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Preview: The Podagogue

The Podagogue





Updated: 2017-04-16T20:53:54.672+12:00

 



professional resume writer Hi! Thanks for the grea...

2017-04-16T20:53:54.672+12:00

professional resume writer
Hi! Thanks for the great information you have provided! You have touched on crucial points.



I'm glad there are other fans of his writing o...

2016-05-06T22:05:57.281+12:00

I'm glad there are other fans of his writing out there. I've never understood why an author who brought such warmth and originality to the fantasy genre isn't better known. It would be great to see his book available in the ebook formats.



I had most of them at one stage, but sadly sold th...

2013-09-06T20:11:16.373+12:00

I had most of them at one stage, but sadly sold them when I needed some money. I kept The Walrus and the Warwolf though. Wow, that is a rollicking great adventure that I can read again and again. Very funny parts, too. I didn't realize how hard they were to seek out now.



Thanks Dan for voicing this appreciation for we sc...

2012-09-16T21:35:51.072+12:00

Thanks Dan for voicing this appreciation for we scattered fans of this marvellous man's work

Martin Green
Singapore



Nice article, thanks for the information.

2011-03-17T17:14:46.841+13:00

Nice article, thanks for the information.



The voices of so many have to be heard, Dan. I...

2010-10-24T19:57:50.347+13:00

The voices of so many have to be heard, Dan.

I'm a Brit, living in Australia, but my heart is in New Zealand. The cowardly actions of so few must not be allowed to destroy the lives of so many.

Tomorrow I won't be able to protest, but I will be blogging, tweeting and doing everything I can to make my voice heard.

Good luck. Millions are with you all.



Very Clever!

2010-07-05T16:59:27.279+12:00

Very Clever!




2010-05-28T09:13:32.027+12:00

This comment has been removed by a blog administrator.



Just started listening to it. So far so good. Hope...

2010-05-23T20:27:23.268+12:00

Just started listening to it. So far so good. Hope the rest lives up to your review.



A living wage is a great goal for a professional w...

2010-03-17T08:25:32.223+13:00

A living wage is a great goal for a professional writer, and while many times that includes publishing deals, I guess that isn't always the case. I'm releasing a new podcast novella soon, and I'm planning on releasing a podcast of the story and adding it to other online sites (podiobooks if possible and others). I also have a follow on novel. Will I release it as a podcast and then hope to turn that in to a print deal? I don't know. I know that I want it published, but as Scott Sigler has shown, self-publishing can be done. It takes a lot of work and support from listeners if you follow his model, but it is possible.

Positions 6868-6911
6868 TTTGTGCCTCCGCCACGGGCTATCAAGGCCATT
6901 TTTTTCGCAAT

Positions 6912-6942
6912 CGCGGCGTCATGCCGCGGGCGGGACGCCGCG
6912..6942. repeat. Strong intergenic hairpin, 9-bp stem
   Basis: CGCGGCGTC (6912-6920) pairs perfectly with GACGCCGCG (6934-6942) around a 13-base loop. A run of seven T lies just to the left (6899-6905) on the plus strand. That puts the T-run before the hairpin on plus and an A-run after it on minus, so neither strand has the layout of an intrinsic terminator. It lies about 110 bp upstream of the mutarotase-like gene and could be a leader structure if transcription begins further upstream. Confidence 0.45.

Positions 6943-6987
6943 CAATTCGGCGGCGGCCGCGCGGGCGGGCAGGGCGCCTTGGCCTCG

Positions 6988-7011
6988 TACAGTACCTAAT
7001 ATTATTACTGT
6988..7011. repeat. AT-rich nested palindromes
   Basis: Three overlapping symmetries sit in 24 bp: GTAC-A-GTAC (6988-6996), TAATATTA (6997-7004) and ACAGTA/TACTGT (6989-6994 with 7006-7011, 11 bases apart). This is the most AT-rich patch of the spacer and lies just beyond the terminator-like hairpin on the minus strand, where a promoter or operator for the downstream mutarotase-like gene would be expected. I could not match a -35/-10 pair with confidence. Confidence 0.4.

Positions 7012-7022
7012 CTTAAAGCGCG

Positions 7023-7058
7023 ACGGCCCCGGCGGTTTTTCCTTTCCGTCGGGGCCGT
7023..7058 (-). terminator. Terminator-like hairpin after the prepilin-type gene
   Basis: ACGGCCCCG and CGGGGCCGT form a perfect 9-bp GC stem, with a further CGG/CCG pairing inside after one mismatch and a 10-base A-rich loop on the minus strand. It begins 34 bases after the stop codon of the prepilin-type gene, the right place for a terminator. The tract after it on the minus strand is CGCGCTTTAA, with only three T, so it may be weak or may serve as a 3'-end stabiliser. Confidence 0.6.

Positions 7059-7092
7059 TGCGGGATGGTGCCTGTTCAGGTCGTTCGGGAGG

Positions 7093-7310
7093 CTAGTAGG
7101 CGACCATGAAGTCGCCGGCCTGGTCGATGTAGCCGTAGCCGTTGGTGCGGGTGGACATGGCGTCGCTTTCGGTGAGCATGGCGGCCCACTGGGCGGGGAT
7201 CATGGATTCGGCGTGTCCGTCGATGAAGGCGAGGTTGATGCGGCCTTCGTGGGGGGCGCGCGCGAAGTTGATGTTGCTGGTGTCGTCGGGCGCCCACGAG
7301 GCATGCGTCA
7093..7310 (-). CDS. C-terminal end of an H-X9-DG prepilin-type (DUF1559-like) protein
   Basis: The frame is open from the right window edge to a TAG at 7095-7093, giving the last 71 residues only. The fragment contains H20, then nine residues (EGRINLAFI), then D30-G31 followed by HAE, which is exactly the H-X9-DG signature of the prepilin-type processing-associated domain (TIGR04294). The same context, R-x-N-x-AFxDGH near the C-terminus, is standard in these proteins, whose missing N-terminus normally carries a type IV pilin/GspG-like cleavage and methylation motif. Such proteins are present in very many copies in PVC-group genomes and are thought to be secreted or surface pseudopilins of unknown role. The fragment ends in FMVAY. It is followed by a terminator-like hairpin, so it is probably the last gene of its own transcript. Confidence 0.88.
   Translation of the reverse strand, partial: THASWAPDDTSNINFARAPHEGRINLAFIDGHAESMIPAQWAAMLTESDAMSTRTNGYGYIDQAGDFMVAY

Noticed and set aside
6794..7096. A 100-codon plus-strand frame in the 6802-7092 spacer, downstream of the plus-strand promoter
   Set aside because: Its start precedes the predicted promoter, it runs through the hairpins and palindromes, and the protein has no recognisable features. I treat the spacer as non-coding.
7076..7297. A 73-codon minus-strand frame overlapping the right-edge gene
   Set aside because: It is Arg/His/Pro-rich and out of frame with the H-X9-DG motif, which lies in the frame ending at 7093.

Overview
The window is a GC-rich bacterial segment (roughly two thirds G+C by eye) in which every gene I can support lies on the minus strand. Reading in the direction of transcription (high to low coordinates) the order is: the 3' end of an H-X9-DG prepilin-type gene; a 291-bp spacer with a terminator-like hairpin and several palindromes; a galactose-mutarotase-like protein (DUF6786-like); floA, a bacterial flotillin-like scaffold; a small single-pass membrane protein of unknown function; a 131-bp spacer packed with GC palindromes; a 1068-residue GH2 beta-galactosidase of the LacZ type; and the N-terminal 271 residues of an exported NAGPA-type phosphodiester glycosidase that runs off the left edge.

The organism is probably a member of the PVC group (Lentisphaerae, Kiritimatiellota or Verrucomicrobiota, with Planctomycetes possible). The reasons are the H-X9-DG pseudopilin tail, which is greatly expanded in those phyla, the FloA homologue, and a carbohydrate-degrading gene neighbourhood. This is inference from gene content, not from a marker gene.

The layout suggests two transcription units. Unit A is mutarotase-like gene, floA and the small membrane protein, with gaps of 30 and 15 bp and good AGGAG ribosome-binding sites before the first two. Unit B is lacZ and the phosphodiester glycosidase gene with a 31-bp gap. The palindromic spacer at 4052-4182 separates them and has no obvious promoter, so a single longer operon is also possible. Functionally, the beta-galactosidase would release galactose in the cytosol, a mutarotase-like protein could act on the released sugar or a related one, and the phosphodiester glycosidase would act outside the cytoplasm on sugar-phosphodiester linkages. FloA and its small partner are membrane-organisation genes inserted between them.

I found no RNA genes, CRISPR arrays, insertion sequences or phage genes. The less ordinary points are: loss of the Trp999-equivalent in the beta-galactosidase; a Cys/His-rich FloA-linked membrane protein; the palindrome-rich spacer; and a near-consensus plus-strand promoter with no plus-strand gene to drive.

Your question "Does it work?" is best answered with "it depends." It depends on your goals, your story's strength, your audience, and your timing.



Orion - Thanks for the comment, you raise a very v...

2010-03-17T08:08:38.951+13:00

Orion - Thanks for the comment, you raise a very valid point.

Like JC says, a living wage would be the ideal, and is no doubt the goal of every writer, be they published or struggling to get published. Making a living from one's craft is the Holy Grail of writing, and simply getting published is just the first step in what can still be a long, hard road to success - or otherwise. However, it would seem to be a step up from not being published at all.
Of course, there's a whole new argument that comes into play at that point, regarding earning out advances and having a negative sales record and so on, but that's not really the point of this post.

The podcast is a platform, a marketing tool, and potentially a source of income, but at this stage in the market it is a pitifully small one. With the way technology is changing the way we consume fiction, however, it will be very interesting to see how these free models can be adapted to create revenue streams for the content creators.

My perspective above is intended as a macroscopic look at what I, as an individual consumer who has adopted the podcast as my preferred form of consuming media, would be willing to contribute to that revenue stream. I hope that the creators out there who might stop by and read this can take something away from that.



You write 'Several have succeeded (Scott Sigle...

2010-03-17T07:53:34.114+13:00

You write 'Several have succeeded (Scott Sigler, Seth Harwood, Tee Morris, Phil Rossi, Mur Lafferty, Philippa Ballantine, Nathan Lowell, Mark Jeffery, JP Moore, James Melzer and JC Hutchins are just a few of the authors who have gone from podiobook releases to publishing deals), and several more have not.' but is a publishing gig the real measure of success? Or is it, as J.C. Hutchins said four times in his announcement, making a 'living wage'

You do raise several questions about price and generating revenue and it'll be interesting to see how it all plays out.



When it comes to short stories, the trio of Escape...

2010-03-17T07:41:31.770+13:00

When it comes to short stories, the trio of Escape Artist podcasts are taking what I think is the most interesting approach. Their revenue comes from donations, and they actually pay for the stories they air.

So I, the consumer, get the stories for free but the authors are getting paid. Then if I feel like supporting the ongoing efforts of the podcasts, I can donate.



See that's why I'm thinking that for the s...

2010-03-17T07:40:16.820+13:00

See that's why I'm thinking that for the short fiction I'll podcast it for free with chatter and promos and then sell the e-book and uncluttered audio for the cheap. That way you've already heard it and can choose to support individual stories financially in your preferred format. That might also be a good metric for me as to which stories are a "hit" with the audience.